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Frailty predicts short-term survival even in older adults without multimorbidity
Stockholm University, Faculty of Social Sciences, Aging Research Center (ARC), (together with KI). University of Brescia, Italy.
Stockholm University, Faculty of Social Sciences, Aging Research Center (ARC), (together with KI). Catholic University of Rome, Italy.
Stockholm University, Faculty of Social Sciences, Aging Research Center (ARC), (together with KI). University of Brescia, Italy.
Stockholm University, Faculty of Social Sciences, Aging Research Center (ARC), (together with KI).
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Number of Authors: 82018 (English)In: European journal of internal medicine, ISSN 0953-6205, E-ISSN 1879-0828, Vol. 56, p. 53-56Article in journal (Refereed) Published
Abstract [en]

Background

Frailty and multimorbidity are both strongly associated with poor health-related outcomes, including mortality. Being multimorbidity one of the major determinants of frailty, we aimed to explore whether, and to what extent, frailty without multimorbidity plays an independent role in shortening life.

Methods

We used data from the Swedish National Study on Aging and Care in Kungsholmen (SNAC-K). Among the 3363 adults aged 60+ enrolled at baseline, those without multimorbidity (i.e.: less than two chronic diseases) (N = 1115) have been characterized according to Fried's frailty phenotype (i.e. robust, prefrail, and frail). The association between frailty and mortality was estimated using piecewise proportional hazard regression models in three five-year time periods.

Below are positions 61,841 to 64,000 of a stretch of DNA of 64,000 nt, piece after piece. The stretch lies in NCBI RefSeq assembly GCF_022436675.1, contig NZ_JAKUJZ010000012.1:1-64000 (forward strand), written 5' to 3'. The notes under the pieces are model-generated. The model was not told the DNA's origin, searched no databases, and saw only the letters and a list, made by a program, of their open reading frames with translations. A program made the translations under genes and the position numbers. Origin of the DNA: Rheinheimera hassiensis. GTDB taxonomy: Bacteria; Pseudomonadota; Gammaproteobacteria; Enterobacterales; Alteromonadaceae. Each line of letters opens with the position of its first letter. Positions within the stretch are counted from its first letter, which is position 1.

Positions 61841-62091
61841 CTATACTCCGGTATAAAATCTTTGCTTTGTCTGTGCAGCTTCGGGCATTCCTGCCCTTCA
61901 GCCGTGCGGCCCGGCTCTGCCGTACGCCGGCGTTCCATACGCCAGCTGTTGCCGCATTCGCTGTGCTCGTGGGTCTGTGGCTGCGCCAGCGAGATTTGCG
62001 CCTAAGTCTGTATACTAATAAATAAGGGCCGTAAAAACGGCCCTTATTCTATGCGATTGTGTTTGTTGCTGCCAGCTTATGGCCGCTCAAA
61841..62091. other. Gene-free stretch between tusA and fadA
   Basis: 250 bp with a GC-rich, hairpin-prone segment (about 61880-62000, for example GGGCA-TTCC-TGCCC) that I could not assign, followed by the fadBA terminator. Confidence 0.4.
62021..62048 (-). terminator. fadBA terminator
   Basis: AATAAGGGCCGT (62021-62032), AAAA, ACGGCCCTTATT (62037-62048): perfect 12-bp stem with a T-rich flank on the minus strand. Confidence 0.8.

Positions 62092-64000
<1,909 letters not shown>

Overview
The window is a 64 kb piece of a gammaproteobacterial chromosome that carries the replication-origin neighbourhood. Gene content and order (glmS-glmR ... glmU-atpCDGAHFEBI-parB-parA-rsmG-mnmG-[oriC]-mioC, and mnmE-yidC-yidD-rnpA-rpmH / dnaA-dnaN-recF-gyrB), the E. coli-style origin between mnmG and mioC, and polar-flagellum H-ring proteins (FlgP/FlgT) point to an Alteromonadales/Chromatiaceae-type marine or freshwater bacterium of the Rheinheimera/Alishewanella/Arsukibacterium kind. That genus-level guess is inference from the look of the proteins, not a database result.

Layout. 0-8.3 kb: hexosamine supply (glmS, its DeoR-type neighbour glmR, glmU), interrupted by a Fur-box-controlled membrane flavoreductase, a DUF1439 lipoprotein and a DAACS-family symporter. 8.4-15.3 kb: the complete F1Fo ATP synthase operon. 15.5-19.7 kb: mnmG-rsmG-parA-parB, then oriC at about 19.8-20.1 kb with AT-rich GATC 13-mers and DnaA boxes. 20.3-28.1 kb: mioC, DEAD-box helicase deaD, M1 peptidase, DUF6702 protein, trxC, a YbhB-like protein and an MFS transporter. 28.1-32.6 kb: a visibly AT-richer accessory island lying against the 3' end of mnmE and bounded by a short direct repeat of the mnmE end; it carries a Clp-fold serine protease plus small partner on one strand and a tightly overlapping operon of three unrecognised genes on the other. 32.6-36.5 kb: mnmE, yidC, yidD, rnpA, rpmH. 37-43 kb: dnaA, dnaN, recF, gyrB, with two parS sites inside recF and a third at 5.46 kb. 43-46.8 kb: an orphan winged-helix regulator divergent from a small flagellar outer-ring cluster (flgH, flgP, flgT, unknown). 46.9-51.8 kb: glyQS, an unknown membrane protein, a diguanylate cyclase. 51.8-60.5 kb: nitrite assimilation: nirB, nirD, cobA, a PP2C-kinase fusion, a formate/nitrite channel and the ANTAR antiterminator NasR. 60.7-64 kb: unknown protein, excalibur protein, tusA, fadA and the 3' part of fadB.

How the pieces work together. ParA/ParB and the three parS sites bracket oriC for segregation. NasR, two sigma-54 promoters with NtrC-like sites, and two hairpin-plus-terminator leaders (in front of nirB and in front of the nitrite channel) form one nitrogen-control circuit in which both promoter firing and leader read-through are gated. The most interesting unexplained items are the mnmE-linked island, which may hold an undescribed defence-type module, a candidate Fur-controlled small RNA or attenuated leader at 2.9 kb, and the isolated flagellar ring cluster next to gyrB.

Results

Among participants without multimorbidity, 424 (38%) were prefrail and 19 (2%) were frail. During the 15-year follow-up, 263 (24%) participants died: 19%, 29%, and 63% of those who were robust, prefrail, and frail at baseline, respectively. Within the first 5 years of follow-up, prefrail and frail participants had more than doubled mortality risk in comparison to robust ones (HR for pre-frailty 2.08, 95% CI 1.15-3.76; HR for frailty 2.69, 95% CI 1.22-5.97). Beyond 5 years, a trend of increased mortality rate was still detectable for prefrail and frail subjects in comparison to robust ones.

Conclusions

Physical frailty and pre-frailty are associated with short-term mortality in a cohort of older adults free from multimorbidity. Frailty could be a clinical indicator of increased risk of negative health outcomes even among subjects without multiple chronic conditions.

Place, publisher, year, edition, pages
2018. Vol. 56, p. 53-56
Keywords [en]
Frailty, Mortality, Multimorbidity
National Category
Public Health, Global Health, Social Medicine and Epidemiology General Practice
Identifiers
URN: urn:nbn:se:su:diva-162030DOI: 10.1016/j.ejim.2018.06.012ISI: 000446216600009PubMedID: 29950278OAI: oai:DiVA.org:su-162030DiVA, id: diva2:1263178
Available from: 2018-11-14 Created: 2018-11-14 Last updated: 2018-11-14Bibliographically approved

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European journal of internal medicine
Public Health, Global Health, Social Medicine and EpidemiologyGeneral Practice

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